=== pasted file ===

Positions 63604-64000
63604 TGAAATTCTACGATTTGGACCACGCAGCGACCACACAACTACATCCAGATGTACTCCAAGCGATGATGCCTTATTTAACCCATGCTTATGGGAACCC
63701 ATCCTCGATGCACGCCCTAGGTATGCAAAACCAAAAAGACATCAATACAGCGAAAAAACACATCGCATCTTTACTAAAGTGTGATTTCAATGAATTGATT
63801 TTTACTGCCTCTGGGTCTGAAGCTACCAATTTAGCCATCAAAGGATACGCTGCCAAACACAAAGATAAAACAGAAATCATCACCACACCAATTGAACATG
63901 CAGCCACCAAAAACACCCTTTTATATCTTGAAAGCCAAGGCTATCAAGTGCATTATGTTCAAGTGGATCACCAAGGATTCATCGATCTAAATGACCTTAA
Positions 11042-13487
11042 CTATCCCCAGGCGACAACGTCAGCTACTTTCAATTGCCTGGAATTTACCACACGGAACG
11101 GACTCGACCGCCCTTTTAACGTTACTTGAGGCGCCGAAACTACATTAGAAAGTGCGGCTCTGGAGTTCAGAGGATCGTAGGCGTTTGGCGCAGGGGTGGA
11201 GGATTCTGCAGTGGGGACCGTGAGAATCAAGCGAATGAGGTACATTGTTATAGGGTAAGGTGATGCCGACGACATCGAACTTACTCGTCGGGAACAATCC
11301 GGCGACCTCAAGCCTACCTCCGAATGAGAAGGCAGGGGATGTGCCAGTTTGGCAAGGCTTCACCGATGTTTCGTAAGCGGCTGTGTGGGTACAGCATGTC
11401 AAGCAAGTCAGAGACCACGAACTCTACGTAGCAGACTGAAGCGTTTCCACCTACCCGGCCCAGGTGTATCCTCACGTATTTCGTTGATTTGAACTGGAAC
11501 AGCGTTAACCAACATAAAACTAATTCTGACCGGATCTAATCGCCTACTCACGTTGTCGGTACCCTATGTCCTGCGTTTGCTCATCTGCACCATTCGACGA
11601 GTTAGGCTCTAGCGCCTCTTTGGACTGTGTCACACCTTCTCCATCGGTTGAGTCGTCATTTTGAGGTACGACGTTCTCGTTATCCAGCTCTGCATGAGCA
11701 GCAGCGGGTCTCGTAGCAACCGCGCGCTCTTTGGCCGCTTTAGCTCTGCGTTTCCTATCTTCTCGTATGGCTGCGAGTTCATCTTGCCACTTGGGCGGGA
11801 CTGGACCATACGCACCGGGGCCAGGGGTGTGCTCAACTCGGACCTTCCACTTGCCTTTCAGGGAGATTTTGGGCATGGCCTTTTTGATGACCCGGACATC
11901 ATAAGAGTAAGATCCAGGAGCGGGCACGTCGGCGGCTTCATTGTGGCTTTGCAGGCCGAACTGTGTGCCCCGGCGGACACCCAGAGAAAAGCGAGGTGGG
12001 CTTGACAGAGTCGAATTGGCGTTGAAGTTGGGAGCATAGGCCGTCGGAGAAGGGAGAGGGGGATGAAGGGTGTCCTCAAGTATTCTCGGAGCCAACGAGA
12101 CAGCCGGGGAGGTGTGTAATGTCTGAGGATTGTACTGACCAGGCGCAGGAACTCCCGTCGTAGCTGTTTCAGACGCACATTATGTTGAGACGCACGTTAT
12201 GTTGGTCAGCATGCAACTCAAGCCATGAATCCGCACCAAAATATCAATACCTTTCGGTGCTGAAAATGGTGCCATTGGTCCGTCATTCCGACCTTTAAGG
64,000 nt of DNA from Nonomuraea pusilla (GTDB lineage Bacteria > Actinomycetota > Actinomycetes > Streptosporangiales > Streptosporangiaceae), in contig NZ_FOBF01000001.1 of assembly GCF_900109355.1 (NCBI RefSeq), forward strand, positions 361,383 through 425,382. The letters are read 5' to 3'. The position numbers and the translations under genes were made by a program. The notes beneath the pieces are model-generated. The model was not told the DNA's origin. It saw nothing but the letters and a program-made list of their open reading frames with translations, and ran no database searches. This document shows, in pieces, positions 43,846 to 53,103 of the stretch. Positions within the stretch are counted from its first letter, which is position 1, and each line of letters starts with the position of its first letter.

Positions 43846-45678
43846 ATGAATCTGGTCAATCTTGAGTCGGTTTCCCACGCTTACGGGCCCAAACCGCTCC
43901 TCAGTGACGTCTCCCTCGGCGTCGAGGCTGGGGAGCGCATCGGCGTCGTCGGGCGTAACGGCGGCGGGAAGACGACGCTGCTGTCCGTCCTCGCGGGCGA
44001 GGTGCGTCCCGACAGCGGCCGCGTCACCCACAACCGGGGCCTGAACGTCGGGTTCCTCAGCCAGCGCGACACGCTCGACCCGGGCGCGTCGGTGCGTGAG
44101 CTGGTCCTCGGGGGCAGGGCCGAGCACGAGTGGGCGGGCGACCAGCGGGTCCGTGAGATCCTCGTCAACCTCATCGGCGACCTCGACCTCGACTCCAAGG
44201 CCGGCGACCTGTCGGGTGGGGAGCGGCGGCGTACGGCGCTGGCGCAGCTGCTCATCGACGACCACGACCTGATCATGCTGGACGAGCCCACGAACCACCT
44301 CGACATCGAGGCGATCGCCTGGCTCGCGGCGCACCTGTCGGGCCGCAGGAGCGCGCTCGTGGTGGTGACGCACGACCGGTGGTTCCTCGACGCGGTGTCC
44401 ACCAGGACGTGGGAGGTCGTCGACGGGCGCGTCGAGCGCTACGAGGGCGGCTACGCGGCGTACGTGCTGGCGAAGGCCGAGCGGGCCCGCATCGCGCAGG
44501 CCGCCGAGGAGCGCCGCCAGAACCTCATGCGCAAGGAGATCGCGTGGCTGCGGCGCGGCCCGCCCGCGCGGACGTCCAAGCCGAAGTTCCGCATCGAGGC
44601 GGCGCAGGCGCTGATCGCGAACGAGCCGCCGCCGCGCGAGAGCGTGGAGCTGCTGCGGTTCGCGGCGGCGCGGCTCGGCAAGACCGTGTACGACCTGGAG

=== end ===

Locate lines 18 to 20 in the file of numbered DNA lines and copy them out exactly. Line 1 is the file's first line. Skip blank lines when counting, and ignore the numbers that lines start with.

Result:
12101 CAGCCGGGGAGGTGTGTAATGTCTGAGGATTGTACTGACCAGGCGCAGGAACTCCCGTCGTAGCTGTTTCAGACGCACATTATGTTGAGACGCACGTTAT
12201 GTTGGTCAGCATGCAACTCAAGCCATGAATCCGCACCAAAATATCAATACCTTTCGGTGCTGAAAATGGTGCCATTGGTCCGTCATTCCGACCTTTAAGG
64,000 nt of DNA from Nonomuraea pusilla (GTDB lineage Bacteria > Actinomycetota > Actinomycetes > Streptosporangiales > Streptosporangiaceae), in contig NZ_FOBF01000001.1 of assembly GCF_900109355.1 (NCBI RefSeq), forward strand, positions 361,383 through 425,382. The letters are read 5' to 3'. The position numbers and the translations under genes were made by a program. The notes beneath the pieces are model-generated. The model was not told the DNA's origin. It saw nothing but the letters and a program-made list of their open reading frames with translations, and ran no database searches. This document shows, in pieces, positions 43,846 to 53,103 of the stretch. Positions within the stretch are counted from its first letter, which is position 1, and each line of letters starts with the position of its first letter.